The obesity epidemic may be a worldwide issue, but according to WebMD.com, Japan’s obesity rate of 3 percent is the lowest in the industrialized world. Many researchers claim that Japan’s obesity levels are so low due to their healthy diet consisting of balanced foods and controlled portions.
The Japanese diet has also been linked to overall healthier and longer lives. Japanese people are known to have the highest life rates, and webmd.com said, “They can also anticipate an average of 75 years lived healthy and disability-free, the World Health Organization reports.” Because the Japanese diet contains a variety of low-fat and low-calorie foods, individuals gain many health benefits and are at a lower risk for health issues related to a poor diet.
Rather than piling foods on a plate, the Japanese find it important to arrange meals in an appealing way. Everydiet.org explains that when food is thoughtfully displayed, individuals are more likely to fully enjoy each bite. Savoring food and eating slowly can also cause people to eat less because they have more reaction time to register when the stomach is full.
Portion control is another significant part of the Japanese diet. On WebMD.com, Naomi Moriyama, co-author of "Japanese Women Don’t Get Old or Fat: Secrets of My Mother’s Tokyo Kitchen," said that unlike serving a lot of food on a large plate in America, Japan divides food among smaller plates and bowls. Eating smaller servings forces individuals to eat recommended food servings while also cutting overall daily calories. When portions are smaller, it is also less tempting to overeat because just the right amount of food is set out rather than too much food. According to WebMD.com, “Research shows that when we’re served more, we tend to eat it - whether we planned to and were hungry for it or not.”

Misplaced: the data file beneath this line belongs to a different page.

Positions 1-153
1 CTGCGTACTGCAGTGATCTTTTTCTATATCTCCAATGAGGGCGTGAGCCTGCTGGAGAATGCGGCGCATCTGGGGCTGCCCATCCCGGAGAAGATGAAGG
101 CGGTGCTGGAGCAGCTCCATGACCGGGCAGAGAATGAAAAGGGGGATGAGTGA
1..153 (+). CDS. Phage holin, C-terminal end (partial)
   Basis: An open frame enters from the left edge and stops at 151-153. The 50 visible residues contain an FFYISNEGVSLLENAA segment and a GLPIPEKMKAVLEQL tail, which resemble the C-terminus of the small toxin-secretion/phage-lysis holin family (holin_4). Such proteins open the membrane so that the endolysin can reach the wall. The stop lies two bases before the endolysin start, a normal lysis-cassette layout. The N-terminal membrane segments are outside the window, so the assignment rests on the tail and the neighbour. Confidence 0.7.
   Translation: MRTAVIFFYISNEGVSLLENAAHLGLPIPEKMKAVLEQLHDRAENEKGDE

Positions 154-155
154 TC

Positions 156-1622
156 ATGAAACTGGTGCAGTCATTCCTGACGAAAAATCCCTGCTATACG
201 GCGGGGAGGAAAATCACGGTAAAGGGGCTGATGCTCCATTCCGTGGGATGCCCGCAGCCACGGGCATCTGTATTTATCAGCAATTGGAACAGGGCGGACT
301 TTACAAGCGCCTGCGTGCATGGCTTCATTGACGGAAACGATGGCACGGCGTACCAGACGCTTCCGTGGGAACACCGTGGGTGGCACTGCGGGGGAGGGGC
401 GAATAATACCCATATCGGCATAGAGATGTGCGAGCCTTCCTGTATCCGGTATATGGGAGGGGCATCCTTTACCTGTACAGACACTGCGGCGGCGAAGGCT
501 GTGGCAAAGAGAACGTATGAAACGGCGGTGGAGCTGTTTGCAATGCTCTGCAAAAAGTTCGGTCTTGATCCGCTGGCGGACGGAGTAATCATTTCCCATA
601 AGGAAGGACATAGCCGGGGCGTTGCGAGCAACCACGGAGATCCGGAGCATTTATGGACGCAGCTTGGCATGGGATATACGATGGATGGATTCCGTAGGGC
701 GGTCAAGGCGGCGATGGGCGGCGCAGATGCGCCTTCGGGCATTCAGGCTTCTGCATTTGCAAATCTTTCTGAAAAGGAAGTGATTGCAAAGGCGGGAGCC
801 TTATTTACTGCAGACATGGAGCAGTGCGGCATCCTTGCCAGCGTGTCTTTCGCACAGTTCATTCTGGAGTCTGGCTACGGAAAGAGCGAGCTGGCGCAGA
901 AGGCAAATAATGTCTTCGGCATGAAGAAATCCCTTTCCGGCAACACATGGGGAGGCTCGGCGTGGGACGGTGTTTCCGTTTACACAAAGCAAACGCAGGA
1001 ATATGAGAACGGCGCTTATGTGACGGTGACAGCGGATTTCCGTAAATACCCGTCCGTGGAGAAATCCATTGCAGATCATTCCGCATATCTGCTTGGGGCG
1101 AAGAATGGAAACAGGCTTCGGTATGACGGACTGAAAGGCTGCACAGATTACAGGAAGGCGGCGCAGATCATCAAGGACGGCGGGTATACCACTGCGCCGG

Japanese Diet Foods
The Pittsburgh Post-Gazette explains that because so much of Japan’s land is filled with forests, mountains, cities and rice fields, the country uses the sea as a main food resource. Fish rich in omega-3 fatty acids such as salmon, sardines and tuna are staples in the Japanese diet. Because Japan consumes so much fish, the country eats less red meat which is linked to health issues like heart disease, said WebMD.com.
Rice fields throughout Japan make rice another primary food in the Japanese diet. Although rice is a carb, it is low-fat and filling, which can help individuals restrain themselves from eating unhealthy foods to feel full. According to WebMD.com, in Japan individuals eat cooked rice without butter or oils with almost every meal.
The protein soy is common in many Japanese foods such as edamame (soy) beans, miso soup, tofu and soy sauce. Soy has little fat and can serve as a healthier protein compared to red meat. “Japanese meals often include more than one soy-based dish,” WebMD.com said.
As many as four to five varieties of vegetables are present in Japanese meals throughout the day, said WebMD.com. Some common vegetables in the Japanese diet include zucchini, onion, eggplant, bamboo, shiitake mushrooms, daikon, seaweed, tomatoes, carrots and bell peppers. When prepared for Japanese meals, vegetables retain their nutrition because they are most often stir-fried in a little oil or steamed, according to WebMD.com.
Everydiet.org said that breakfast is the main meal of the day in Japan. Eating a variety of healthy foods in the morning helps power individuals and prepare them for the day ahead. In her book, “Moriyama introduces dieters to the concept of the Japanese power breakfast, which consists of miso soup, rice, egg or fish, vegetables, fruit and green tea,” Everydiet.org said.
A fruit salad made of fresh, seasonal fruits arranged nicely is a common dessert in Japan. The Japanese also consume fattier dessert choices such as cookies and cake, but they eat them in smaller portions than in America.
Diets of the World: The Japanese Diet. WebMD. Web. 24 Aug. 2011. http://www.webmd.com/diet/features/diets-of-world-japanese-diet
Homestyle Japanese: Cuisine is good for you, simple and trendy. Pittsburgh Post-Gazette. Web. 24 Aug. 2011. http://www.post-gazette.com/pg/07109/779094-34.stm
Japanese Diet. Everydiet. Web. 24 Aug. 2011. http://www.everydiet.org/diet/japanese-diet
Reviewed on August 25, 2011
by Maryann Gromisch
Edited by Jody Smith